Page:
Mr Coner and Sister Nuper


“‘He’s a Lewisite. He’s misplaced like me.’”

As with this story’s wide-eyed protagonist Mrs Iblis, who is almost a gatecrasher to its events, most of the things that happen or are spoken about in it seem to be above my head, beyond even the ‘subliminal self’ — a story that is larger than itself, larger than the subconscious whale mentioned in it. Larger than sin. Larger than the gin I need to drink after having read it!
A Forum of spiritual-meaning seekers assembles in this large house under the auspices of Mr Coner, eager to spend time together in locating the answer to life, the universe, everything. More than 42 people have assembled, though, and things get out of hand, with some of the women walking about in knickers and black brassieres, or having the vapours, or eating cakes or drinking cider as served by waiters in the billiard room, or watching young men follow shapely Sister Nuper into the night.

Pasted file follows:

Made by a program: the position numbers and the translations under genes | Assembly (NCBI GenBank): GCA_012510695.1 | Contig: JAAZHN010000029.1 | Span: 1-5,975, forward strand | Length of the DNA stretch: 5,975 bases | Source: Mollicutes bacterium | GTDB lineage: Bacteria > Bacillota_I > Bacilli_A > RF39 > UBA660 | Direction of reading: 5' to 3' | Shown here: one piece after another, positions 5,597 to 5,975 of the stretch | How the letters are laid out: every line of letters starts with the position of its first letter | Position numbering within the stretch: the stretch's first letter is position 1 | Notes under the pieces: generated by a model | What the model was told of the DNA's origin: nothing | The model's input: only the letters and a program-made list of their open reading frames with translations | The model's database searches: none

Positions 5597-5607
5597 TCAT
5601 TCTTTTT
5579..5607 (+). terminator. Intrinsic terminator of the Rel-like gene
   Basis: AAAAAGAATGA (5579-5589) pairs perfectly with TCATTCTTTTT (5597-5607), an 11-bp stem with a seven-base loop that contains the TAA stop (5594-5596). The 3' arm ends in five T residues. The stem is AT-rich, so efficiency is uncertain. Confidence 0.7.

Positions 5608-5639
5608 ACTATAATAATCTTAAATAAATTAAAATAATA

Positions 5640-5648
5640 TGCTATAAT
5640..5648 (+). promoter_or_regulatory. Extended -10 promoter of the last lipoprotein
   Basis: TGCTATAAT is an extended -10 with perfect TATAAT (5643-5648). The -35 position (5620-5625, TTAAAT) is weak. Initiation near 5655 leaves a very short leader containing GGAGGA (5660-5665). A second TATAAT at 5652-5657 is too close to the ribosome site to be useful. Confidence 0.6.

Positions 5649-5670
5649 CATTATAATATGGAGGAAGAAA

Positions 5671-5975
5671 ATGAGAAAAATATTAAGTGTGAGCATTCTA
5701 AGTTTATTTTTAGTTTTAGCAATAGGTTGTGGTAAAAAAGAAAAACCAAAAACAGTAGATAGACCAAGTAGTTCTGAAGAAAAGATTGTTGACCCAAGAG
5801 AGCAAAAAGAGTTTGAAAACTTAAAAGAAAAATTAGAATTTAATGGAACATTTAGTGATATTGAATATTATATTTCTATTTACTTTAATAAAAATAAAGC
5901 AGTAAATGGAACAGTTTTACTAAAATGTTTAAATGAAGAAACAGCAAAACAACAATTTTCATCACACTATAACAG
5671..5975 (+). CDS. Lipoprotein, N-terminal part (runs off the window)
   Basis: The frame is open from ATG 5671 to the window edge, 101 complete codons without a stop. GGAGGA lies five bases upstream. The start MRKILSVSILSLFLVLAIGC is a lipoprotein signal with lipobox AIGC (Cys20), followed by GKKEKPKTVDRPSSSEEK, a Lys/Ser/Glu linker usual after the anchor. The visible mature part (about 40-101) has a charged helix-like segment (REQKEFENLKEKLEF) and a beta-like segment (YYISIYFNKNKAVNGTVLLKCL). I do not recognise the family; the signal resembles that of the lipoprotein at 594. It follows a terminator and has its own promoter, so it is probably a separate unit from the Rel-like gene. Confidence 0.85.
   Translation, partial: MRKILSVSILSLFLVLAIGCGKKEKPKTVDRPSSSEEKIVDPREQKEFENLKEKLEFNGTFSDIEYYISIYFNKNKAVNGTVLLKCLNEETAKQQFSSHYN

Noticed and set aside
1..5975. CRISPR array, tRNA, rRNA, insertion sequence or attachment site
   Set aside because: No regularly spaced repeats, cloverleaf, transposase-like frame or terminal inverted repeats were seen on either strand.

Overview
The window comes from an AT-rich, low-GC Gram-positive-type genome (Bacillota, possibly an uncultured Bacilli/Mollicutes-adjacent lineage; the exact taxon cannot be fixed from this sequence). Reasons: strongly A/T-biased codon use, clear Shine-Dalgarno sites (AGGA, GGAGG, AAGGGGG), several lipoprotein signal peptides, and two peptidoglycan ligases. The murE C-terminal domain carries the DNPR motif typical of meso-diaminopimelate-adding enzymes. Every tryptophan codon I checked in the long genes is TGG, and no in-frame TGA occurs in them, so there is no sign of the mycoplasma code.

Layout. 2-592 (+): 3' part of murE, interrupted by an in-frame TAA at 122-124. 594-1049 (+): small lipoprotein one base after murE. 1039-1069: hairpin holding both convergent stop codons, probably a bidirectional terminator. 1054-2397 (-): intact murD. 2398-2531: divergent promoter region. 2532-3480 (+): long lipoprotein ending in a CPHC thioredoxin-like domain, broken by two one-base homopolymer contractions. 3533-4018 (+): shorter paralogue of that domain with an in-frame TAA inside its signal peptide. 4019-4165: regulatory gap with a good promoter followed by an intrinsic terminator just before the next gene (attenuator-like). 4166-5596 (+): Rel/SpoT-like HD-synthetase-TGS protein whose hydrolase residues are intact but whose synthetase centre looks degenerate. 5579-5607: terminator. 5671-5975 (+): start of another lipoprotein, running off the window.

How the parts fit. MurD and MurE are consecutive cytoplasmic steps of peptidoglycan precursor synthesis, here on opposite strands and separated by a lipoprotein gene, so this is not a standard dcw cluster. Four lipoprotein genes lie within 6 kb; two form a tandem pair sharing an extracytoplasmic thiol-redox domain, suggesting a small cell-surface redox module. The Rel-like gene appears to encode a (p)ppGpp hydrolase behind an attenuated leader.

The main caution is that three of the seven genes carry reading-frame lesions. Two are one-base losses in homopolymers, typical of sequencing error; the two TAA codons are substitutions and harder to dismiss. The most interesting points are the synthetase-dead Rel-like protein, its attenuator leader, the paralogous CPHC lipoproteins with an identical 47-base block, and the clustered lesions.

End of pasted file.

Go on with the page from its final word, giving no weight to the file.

A darkness of night whereby the subsuming radiance of some ‘synthesis’ eventually sets its swelling searchlight upon our nudity as readers. The effulgent, spiritual vision at the end of this story is probably the nearest you will ever reach God while reading literature, at which time we as readers merge and are at one, having found something larger than ourselves — having become the essential gestalt… its vastness of source and original powers of darkness, notwithstanding. Not to speak of the “Avant Garde Synagogue” or even the Salvation Army.

“Reading alone will not avail. Words reach only the mind. It is the spirit, the Geist, we grope for, nicht wahr?”

My other reviews of Aickman:

5 thoughts on “Mr Coner and Sister Nuper

  1. Pingback: The Overture to the Worst | The Des Lewis Gestalt Real-Time Reviews

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